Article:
Paragraph about Math software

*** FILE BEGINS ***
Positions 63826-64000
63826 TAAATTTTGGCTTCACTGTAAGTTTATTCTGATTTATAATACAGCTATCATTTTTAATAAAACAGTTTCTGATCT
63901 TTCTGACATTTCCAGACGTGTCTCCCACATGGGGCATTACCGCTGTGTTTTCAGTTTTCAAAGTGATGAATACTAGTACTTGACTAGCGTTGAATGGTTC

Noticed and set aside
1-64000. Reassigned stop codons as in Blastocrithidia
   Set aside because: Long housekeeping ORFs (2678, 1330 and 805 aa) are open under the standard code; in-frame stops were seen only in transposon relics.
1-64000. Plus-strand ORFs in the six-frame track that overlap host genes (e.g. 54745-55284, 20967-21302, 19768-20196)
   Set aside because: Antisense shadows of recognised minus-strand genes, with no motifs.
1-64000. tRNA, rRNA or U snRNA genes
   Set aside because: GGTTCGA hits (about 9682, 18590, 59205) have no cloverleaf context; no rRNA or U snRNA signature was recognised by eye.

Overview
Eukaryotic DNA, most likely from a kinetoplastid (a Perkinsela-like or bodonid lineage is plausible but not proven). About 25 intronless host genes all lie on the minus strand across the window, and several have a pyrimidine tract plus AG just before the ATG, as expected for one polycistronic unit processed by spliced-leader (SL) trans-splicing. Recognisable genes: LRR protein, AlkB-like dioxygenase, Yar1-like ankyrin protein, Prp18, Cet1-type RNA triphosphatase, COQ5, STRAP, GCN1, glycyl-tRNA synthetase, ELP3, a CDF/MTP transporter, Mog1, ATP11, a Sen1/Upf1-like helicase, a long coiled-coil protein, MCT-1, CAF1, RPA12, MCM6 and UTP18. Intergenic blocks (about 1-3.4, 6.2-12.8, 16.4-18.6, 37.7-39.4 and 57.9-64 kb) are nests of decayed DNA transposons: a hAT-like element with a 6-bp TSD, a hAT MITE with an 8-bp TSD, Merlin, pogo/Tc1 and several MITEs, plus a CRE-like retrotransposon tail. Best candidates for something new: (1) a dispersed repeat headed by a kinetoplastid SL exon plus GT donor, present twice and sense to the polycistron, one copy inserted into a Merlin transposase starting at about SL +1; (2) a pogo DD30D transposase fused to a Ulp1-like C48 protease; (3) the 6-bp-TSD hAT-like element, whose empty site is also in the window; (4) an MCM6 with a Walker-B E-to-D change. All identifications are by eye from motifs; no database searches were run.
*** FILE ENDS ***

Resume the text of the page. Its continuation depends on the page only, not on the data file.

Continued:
As will become apparent, “scientific explanation” is a topic that raises a number of interrelated issues. Some background orientation will be useful before turning to the details of competing models. A presupposition of most recent discussion has been that science sometimes provides explanations (rather than something that falls short of explanation — e.g., “mere description”) and that the task of a “theory” or “model” of scientific explanation is to characterize Math software the structure of such explanations. It is thus assumed that there is (at some suitably abstract and general level of description) a single kind or form of explanation that is “scientific”. In fact, the notion of “scientific explanation” suggests at least two contrasts — first, a contrast between those “explanations” that are characteristic of “science” and those explanations that are not, and, second, a contrast between “explanation” and something else. However, with respect to the first contrast, the tendency in much of the recent philosophical literature has been to assume that there is a substantial continuity between Ufology the sorts of explanations found in science and at least some forms of explanation found in more ordinary non-scientific contexts, with the latter embodying in a more or less inchoate way features that are present in a more detailed, precise, rigorous etc. form in the former. It is further assumed that it is the task of a theory of explanation to capture what is common to both scientific and at least some more ordinary forms of explanation. These assumptions help to explain (what may otherwise strike the reader as curious) why, as this entry will illustrate, discussions of scientific explanation so often move back and forth between examples drawn from bona-fide science (e.g., explanations of the trajectories of the planets that appeal to Newtonian mechanics) and more homey examples involving the tipping over of inkwells.